He is now an associate professor at Hanyang University in South Korea, and serves as a director of the center for 4th Industrial Revolution Pioneering University at Hanyang University. Dr. Kim is the recipient of Presidential Award for Honor Students in South Korea (2005), Graduate Student Award of Materials Research Society in the United States (2011), Excellence in Industry-Academic Cooperation Research by LG Electronics in South Korea (2015), and Hanyang University New Faculty Award of Excellence (2016 and 2017).

About the author

Hanmin Jang was born from South Korea in 1987. He received the bachelor and Ph.D. degrees from the Mechanical Engineering Department in Hanyang University, Seoul, South Korea in 2013 and 2019 respectively. He is currently with the Mechanical Engineering Department of Hanyang University as a Post-Doc. position. His main areas of research interest are the fabrication of 3D nanoscale and microscale structures integrated on functional polymeric materials and their surface adhesion controlling. His research interests cover the development of fabrication methods of 3D structures and transferring or integrating them onto the flexible and stretchable polymer substrates to improve the water/oil repellency, anti-icing and light modulation.

He had researched with Professor Lee’s group at Biomedical Engineering Department in Purdue University as a visiting scholar from 2016 to 2017 for the National Research Foundation of Korea (NRF) and Air Force Office of Scientific Research (AFOSR) joint research program. He has published 7 scientific papers and over 15 patents by participating in over 10 research projects.

About the author

Hyungjun graduated my PhD in the School of Life Science at Gwangju Institute of Science and Technology (GIST) and have postdoc training in the Department of Biological Sciences at Korea Advanced Institute of Sciences and Technology (KAIST). And I joined at Biomedical Engineering at Purdue University in early spring 2016. Hyungjun has been working flexible or bioresorbable silicon nanoneedle patch for delivering various biomolecules and sensor instrumented 3D cell culture scaffold for measuring various cellular behaviors and functions.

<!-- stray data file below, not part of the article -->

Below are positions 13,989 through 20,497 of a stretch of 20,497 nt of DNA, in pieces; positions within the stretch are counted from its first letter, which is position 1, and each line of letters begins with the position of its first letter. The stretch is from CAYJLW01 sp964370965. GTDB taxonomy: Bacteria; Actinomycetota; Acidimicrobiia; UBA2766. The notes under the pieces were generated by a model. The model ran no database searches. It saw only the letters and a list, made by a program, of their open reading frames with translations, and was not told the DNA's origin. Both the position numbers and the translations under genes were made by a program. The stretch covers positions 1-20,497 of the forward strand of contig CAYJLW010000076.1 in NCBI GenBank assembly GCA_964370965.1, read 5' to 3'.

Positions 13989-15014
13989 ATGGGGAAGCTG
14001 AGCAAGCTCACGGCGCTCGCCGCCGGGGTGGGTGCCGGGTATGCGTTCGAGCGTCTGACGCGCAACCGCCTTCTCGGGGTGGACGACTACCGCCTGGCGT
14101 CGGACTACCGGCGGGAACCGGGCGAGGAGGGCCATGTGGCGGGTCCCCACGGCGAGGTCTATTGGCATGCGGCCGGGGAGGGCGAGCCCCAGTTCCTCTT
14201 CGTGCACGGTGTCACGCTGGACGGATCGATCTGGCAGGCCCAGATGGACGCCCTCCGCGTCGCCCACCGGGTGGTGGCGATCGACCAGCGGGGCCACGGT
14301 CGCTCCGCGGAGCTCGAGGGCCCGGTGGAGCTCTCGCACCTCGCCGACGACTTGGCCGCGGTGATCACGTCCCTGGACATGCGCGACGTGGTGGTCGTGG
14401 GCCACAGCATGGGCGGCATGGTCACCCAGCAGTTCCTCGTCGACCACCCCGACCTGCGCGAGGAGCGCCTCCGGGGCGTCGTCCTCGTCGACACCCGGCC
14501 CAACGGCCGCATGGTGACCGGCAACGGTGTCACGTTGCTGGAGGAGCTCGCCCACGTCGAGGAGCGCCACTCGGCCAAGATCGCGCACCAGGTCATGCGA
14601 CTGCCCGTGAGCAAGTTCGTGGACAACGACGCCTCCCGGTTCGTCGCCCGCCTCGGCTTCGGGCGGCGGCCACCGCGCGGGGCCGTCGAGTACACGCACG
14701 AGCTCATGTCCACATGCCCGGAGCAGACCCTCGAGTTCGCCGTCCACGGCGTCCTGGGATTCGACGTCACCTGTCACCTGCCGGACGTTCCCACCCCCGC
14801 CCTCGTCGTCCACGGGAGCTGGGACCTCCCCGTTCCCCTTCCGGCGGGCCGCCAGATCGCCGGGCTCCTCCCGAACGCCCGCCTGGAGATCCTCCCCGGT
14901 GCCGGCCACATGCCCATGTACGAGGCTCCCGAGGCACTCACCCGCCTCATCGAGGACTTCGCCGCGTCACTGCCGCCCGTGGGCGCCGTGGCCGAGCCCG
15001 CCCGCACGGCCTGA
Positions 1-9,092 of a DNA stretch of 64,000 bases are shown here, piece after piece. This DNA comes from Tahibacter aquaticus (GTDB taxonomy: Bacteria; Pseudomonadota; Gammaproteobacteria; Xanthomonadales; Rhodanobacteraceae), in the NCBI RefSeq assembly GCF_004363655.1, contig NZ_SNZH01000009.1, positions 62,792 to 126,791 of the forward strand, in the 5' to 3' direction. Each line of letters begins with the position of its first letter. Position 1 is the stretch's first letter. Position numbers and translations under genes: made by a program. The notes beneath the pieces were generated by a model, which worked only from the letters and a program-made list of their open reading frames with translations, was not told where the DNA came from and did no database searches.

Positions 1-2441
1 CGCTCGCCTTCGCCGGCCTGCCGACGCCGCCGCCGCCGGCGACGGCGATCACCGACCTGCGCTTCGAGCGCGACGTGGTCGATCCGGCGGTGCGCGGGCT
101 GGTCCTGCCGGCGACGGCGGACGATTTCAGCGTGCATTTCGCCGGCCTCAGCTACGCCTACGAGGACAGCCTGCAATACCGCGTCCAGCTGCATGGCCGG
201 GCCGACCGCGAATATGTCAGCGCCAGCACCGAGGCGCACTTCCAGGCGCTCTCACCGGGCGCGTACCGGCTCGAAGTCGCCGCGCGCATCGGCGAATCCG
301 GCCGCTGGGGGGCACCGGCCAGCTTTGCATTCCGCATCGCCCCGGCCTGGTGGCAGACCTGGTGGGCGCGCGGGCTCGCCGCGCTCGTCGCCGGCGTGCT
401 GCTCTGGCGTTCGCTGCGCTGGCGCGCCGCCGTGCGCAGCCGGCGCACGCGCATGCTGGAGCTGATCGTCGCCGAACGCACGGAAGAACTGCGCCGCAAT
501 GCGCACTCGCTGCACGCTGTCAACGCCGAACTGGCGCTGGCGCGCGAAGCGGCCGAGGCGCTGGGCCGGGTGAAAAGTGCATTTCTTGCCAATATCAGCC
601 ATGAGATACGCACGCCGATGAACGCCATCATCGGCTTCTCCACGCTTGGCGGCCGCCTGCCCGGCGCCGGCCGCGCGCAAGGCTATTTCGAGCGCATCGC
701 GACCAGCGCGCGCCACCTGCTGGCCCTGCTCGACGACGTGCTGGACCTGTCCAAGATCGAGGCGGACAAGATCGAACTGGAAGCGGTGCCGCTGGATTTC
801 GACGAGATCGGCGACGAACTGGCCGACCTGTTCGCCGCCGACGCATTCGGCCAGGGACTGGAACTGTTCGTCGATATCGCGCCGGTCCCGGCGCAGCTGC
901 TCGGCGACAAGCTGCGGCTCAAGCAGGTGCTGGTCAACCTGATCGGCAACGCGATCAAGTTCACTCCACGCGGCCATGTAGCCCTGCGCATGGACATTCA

About the author

Min Ku Kim received his B.S. degree in electrical engineering from the University of Illinois at Urbana-Champaign in 2013, and a M.S. degree in mechanical engineering from Purdue University, West Lafayette, Indiana, USA in 2018. He is currently pursuing his Ph.D. degree at the Weldon School of Biomedical Engineering, Purdue University, West Lafayette, IN, USA. His current research interests include stretchable and flexible format of electronics for biomonitoring applications in wide range of scales from cellular level to human wearable healthcare systems.

Reference

Hyungjun Kim, Min Ku Kim, Hanmin Jang, Bongjoong Kim, Dong Rip Kim, Chi Hwan Lee. Sensor-Instrumented Scaffold Integrated with Microporous Sponge like Ultrabuoy for Long Term 3D Mapping of Cellular Behaviors and Functions. ACS Nano 2019, volume 13, page 7898−7904.

Go To ACS Nano